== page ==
Truth-Conditions for Tensed Statements

By | September 13, 2006

Just a few quick, not fully thought-out ideas on this topic.

Consider the present-tensed statement “It is now 3 o’clock”. How should we articulate truth conditions for this statement? The dominant view is that the truth conditions must take into account the de facto time of utterance. Thus,

(1) “It is now 3 o’clock” uttered at time T is true iff it is 3 o’clock at T.

I think this is somewhat mistaken and would propose, instead, that the truth conditions should take into account the putative time of utterance from the speaker’s perspective.

Why? Well suppose Rip Van Winkle has just awoken from his slumber. His watch has long since stopped, but he doesn’t know it. Looking at the watch, he sees it says 3 o’clock, and comes to believe that that is the correct time. In fact, however, it is 2 o’clock. As Rip walks down the street a person sees his watch and asks him for the time. Rip responds, “It is now 3 o’clock”. Hearing this, the person says, “Oh my, I’m later than I thought,” and runs off, leaving Rip behind.

Clearly, Rip believes it is 3 o’clock when he answers the other person’s question. That is, then, the putative time of utterance. The de facto time of utterance, however, is 2 o’clock. If we followed the common practice and articulated the truth conditions of Rip’s statement “It is now 3 o’clock” in terms of the de facto time of utterance as in (1), then we in terms of the , and that is the time he intends to convey to the other person. and his listener ta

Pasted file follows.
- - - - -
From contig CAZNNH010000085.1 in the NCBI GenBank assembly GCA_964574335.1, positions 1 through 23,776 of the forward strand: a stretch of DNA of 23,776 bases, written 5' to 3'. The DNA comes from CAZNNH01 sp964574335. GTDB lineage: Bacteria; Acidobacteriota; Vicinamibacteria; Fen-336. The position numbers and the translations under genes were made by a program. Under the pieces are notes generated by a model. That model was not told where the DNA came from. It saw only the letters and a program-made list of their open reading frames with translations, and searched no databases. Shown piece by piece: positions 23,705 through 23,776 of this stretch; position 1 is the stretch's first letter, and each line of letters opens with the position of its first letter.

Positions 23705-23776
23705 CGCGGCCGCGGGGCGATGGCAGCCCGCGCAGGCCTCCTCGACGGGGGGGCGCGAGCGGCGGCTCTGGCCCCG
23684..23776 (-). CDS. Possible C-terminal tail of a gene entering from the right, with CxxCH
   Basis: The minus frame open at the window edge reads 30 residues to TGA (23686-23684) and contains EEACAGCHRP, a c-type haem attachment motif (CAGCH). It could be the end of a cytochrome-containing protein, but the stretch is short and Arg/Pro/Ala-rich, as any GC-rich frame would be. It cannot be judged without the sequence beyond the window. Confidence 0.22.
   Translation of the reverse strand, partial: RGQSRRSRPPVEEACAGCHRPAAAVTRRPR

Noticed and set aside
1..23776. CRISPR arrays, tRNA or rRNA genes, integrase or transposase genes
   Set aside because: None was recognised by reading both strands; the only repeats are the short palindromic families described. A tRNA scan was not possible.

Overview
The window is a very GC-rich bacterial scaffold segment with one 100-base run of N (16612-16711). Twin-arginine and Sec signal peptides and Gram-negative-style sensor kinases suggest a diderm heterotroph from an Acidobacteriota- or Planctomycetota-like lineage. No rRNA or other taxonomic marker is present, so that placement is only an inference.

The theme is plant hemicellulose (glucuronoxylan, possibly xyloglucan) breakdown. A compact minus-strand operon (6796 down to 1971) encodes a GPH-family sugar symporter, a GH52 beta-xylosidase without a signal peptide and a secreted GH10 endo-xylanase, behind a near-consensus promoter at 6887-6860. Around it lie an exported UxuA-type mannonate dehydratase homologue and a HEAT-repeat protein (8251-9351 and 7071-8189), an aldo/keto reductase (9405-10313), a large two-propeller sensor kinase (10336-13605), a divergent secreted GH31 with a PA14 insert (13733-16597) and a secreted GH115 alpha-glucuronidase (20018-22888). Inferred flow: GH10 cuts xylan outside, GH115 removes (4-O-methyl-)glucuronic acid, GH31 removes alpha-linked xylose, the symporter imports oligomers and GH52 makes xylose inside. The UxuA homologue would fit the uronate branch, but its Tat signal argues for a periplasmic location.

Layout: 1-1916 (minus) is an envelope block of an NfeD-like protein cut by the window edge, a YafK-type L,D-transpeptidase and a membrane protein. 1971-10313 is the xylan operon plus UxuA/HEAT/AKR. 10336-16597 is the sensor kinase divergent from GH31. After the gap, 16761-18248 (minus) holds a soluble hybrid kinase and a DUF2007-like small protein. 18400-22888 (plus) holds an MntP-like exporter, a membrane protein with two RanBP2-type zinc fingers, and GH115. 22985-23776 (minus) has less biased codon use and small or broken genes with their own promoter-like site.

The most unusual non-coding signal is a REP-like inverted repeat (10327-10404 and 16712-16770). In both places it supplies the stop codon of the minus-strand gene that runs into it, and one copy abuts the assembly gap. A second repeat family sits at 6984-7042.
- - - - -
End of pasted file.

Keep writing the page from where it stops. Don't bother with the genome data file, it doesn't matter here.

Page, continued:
Why? Well, when we talk about the meaning of an utterance we can look at it from either of two perspective. The first perspective is that of the listener. Thus, given an utterance, we ask ourselves how a competent listener would ordinarily construe the utterance. The second perspective is that of the speaker. Thus, given an utterance, we ask what the speaker intends to communicate by means of that utterance. Clearly, these two standpoints of assessment – let’s call them listener’s meaning and speaker’s meaning, respectively – can diverge, as happens when two competent speakers of the same language miscommunicate.

One theory – I’ll call it the date-stamp theory (DS) – proposes that we spell out the truth-conditions by replacing the indexical ‘now’ with the specific date or time at which the statement is uttered. Thus,

DS: “It is now 3 o’clock” uttered at time T is true iff it is 3 o’clock at T.

Another theory, which I’ll call the token-reflexive theory (TR), replaces the indexical ‘now’ with a reflexive expression referring to the time of the utterance without specifying that time, as in the DS theory. Thus,

TR: “It is now 3 o’clock” uttered at time T is true iff the time that statement-token is uttered at 3 o’clock.

One thought on “Truth-Conditions for Tensed Statements

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